Setting the Right Price for your Home

Setting the Right Price for your Home

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Setting the Right Price for your Home

Perhaps, the most crucial factor when selling your home is setting the right price for your home.  If you overprice the home, and if it does not sell in the few weeks of showings, you will want to lower the cost to attract more interest.  The listing then loses its freshness, and it raises questions in the minds of potential buyers. If you underprice the home you may get low ball offers on the home.

A comparative market analysis (CMA) can be your best tool when determining the price at which to list your home.  A real estate agent best completes a CMA with no emotional attachment to your home’s value. You can, however, do one yourself.

The Pricing Dilemma

Neither you nor a real estate agent actually determines the market value of your home.  It is determined by what buyers are willing to pay for it.  A CMA from a real estate agent should give you a range of prices that indicate how the right price of the home compares to similar homes that are or have been for sale in your area. Pricing your home too high can lead to many issues, pricing it too low is usually not a big problem.  Often when a home is priced below market value multiple offers will be received that will drive up the price to the real market value.  After all, the sale price of a home is really determined by supply and demand.

No two agents will likely provide you with the same CMA of price range to list your home. Different agents have different ways of preparing a CMA. Don’t be fooled into thinking that the real estate agent that says your home has a higher market value will automatically sell it for the most. The higher price does not mean it is the right price for your home.

Virtually all agents will be willing to prepare a CMA for you, but it is possible to do one yourself.

Find the Comparables

Simple logic says if you want to produce a Comparative Market Analysis for your home, you need to find the homes to compare with yours.  It is an excellent practice to start your comparison with broad search criteria and gradually narrow it down.

First, list the features of your home.  Write down the number of rooms, bathrooms, bedrooms, fireplaces, type of heating and cooling systems, the age of those systems, the types of appliances and their age, special features such as a swimming pool, or maybe a dock, think this through carefully.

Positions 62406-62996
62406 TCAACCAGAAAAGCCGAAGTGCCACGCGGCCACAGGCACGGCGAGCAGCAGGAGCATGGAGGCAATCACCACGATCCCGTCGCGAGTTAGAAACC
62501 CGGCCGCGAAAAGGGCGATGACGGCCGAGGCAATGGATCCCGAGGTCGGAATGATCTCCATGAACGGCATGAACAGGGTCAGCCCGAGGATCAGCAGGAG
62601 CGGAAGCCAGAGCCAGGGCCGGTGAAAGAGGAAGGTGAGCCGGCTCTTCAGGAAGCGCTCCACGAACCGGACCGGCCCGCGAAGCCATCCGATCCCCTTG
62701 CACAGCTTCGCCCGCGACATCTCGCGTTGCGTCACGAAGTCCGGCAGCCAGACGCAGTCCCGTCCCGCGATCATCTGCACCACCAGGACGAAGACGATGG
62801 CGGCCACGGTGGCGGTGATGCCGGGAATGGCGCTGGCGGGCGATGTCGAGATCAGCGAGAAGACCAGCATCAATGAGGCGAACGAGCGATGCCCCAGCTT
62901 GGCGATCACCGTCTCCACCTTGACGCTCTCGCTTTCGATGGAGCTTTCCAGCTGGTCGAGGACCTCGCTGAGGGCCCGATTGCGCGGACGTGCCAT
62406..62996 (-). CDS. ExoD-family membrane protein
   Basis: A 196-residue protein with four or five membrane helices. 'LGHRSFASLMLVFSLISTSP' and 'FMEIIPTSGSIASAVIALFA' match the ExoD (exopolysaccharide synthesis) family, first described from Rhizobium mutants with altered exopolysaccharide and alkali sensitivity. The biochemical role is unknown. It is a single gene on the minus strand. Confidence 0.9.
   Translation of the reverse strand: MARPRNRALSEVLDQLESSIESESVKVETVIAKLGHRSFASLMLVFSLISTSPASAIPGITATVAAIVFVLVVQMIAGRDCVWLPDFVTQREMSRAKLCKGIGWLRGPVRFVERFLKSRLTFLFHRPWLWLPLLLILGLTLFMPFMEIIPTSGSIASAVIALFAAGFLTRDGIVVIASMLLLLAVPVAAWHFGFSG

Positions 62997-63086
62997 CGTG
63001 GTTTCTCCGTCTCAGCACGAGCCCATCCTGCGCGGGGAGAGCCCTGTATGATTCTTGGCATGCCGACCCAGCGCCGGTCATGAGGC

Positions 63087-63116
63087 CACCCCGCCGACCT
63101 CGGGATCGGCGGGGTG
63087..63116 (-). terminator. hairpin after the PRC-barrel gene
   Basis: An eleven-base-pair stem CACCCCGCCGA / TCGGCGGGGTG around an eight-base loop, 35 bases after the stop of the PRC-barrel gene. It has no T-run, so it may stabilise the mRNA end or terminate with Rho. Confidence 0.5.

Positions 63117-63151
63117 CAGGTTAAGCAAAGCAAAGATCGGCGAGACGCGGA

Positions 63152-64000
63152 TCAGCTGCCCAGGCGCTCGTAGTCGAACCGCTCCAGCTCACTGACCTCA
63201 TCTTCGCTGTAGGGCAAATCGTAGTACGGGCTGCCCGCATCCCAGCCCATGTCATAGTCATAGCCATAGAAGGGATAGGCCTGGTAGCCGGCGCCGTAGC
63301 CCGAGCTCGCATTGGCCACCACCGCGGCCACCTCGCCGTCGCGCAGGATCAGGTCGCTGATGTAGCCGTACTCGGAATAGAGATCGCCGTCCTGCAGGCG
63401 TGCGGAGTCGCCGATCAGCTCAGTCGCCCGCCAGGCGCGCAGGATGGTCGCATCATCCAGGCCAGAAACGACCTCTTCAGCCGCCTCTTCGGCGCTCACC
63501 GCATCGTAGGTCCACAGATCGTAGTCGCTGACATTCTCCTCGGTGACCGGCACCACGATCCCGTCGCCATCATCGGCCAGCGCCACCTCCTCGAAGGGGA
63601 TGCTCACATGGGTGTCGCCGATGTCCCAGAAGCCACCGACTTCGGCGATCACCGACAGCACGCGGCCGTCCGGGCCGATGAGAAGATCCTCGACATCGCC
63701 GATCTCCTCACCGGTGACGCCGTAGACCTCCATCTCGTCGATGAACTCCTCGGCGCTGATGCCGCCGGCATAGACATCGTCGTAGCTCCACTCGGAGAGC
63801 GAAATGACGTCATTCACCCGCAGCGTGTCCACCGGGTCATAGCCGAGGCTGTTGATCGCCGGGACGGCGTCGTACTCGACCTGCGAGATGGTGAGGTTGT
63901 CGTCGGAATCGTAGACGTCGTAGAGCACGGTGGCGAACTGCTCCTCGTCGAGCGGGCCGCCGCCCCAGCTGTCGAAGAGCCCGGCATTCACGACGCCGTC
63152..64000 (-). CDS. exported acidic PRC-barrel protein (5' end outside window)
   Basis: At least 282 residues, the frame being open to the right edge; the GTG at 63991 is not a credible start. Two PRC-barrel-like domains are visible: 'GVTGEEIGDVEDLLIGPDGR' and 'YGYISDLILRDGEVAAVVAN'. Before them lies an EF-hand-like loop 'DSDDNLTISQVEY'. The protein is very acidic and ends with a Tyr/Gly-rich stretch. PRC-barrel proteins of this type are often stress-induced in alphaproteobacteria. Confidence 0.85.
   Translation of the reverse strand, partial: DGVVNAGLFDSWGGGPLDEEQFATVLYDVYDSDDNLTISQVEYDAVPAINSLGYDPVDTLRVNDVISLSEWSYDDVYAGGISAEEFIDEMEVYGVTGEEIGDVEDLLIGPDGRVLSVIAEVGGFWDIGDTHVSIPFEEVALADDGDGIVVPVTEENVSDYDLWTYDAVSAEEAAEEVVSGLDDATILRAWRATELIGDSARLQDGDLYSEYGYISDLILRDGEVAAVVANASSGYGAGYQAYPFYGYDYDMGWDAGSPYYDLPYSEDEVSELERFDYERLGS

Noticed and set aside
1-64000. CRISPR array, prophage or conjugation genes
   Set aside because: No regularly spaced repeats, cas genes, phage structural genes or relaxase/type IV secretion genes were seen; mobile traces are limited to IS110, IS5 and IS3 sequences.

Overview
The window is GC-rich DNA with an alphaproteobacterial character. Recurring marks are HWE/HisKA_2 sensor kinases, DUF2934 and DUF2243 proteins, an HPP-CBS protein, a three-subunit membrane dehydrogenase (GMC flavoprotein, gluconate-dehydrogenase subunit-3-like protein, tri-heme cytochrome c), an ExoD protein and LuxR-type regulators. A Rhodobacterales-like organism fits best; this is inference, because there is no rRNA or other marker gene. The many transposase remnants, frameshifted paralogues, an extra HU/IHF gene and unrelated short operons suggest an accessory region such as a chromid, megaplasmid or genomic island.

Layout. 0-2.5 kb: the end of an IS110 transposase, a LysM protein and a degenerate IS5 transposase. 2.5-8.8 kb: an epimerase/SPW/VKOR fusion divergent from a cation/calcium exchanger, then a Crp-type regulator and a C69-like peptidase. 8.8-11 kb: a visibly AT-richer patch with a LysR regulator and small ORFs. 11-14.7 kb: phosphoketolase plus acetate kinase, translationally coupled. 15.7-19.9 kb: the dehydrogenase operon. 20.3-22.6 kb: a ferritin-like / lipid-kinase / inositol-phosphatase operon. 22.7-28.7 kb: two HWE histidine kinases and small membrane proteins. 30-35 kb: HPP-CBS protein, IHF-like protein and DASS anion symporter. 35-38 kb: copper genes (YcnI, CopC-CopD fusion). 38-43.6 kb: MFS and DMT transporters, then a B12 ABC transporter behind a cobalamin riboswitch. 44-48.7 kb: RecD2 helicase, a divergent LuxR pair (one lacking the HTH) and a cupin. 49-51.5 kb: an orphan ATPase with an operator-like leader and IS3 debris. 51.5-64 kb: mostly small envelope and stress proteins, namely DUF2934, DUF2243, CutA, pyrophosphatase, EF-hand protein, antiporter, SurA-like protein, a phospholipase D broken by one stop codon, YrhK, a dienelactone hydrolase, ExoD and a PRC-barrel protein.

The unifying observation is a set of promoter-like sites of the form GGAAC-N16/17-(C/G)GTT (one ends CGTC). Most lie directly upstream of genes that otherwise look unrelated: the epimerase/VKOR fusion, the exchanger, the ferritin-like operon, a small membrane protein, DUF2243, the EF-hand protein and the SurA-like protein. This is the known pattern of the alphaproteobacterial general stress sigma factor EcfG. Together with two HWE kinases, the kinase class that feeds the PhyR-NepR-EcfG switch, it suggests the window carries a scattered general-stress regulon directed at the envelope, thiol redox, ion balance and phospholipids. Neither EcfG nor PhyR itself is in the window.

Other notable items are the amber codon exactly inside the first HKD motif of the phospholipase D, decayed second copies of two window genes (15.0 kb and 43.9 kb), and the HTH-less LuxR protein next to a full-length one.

Second, define your search area.  Many people start with homes within a ¼ or a ½ mile radius of your home. Some may use zip code as their search area. In rural parts of the country, you may want to broaden your search to the county level. In suburban areas, you might want to limit the search to just a sub-division.  In urban areas, it could be as small as a condominium building.

Third, look at homes in the area that have been listed for sale in the past year, then in the past six months, then in the past 90 days, and finally in the past month. What you are looking for in this step is pricing trends.  Are home values based on the sales price of similar homes going up or down?  Are there times of the year when homes sell for more? Look for the low price, the high price, and at what price similar homes do not sell.

Fourth, concentrate on homes sold in the past three months and homes listed for sale in the past month.  Home appraisers generally only go back three months when determining a home’s appraised value for mortgage purposes.  Homes listed in the last month will enlighten you about your competition in the market.

All of this helps you arrive, as close as possible, to the appraised value of your home that mortgage lenders will use. (This should never be confused with the tax appraised value of your home).

Finer points

Pay attention to physical barriers, such as highways, town borders, railroads, hills, valleys, and neighborhoods.  For example, the zip code I live in can quickly be thought of as three main areas, with many ways of dividing each of those.  The street I live in is mostly single-family homes. One street away, the homes are all multi-family homes. This has a significant impact on the right price of a home in my neighborhood.  Be careful not to use homes from “the other side of the tracks” in your comparison.

Compare square footage of homes and even the size of rooms, if possible. (Allowing for a 10% or so variance in size)

Compare the ages of homes as well.  Does a Victorian home sell for more or less than a mid-century home in the area?  These comparisons will help in determining desirability.

In summary, compare apples to apples and oranges to oranges.

Look for Sold Comparisons

Comparing the listed price of homes to the final sales prices will determine:

  • Price reductions, if any
  • The relationship of listing price to the final sales price
  • Market direction. Generally, buyers’ market homes sell for less than list price, and in a seller’s market, they sell for more than list price.